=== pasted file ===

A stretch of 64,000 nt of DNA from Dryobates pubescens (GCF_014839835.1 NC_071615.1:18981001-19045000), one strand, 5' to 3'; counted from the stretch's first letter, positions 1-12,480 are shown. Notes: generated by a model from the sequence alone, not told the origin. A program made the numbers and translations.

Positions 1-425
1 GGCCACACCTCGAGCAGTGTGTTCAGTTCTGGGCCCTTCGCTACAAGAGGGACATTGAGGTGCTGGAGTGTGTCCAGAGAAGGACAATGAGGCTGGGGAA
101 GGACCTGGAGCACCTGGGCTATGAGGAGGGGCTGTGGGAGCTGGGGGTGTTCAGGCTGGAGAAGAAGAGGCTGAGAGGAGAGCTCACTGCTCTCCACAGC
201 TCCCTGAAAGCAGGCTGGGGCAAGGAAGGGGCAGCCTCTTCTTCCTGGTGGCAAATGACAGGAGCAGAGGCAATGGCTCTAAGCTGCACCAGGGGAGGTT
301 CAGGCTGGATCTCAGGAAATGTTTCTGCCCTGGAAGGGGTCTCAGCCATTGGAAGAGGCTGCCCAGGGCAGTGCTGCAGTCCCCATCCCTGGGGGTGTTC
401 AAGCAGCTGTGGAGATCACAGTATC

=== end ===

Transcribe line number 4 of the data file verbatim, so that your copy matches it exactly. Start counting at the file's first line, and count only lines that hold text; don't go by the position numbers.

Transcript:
101 GGACCTGGAGCACCTGGGCTATGAGGAGGGGCTGTGGGAGCTGGGGGTGTTCAGGCTGGAGAAGAAGAGGCTGAGAGGAGAGCTCACTGCTCTCCACAGC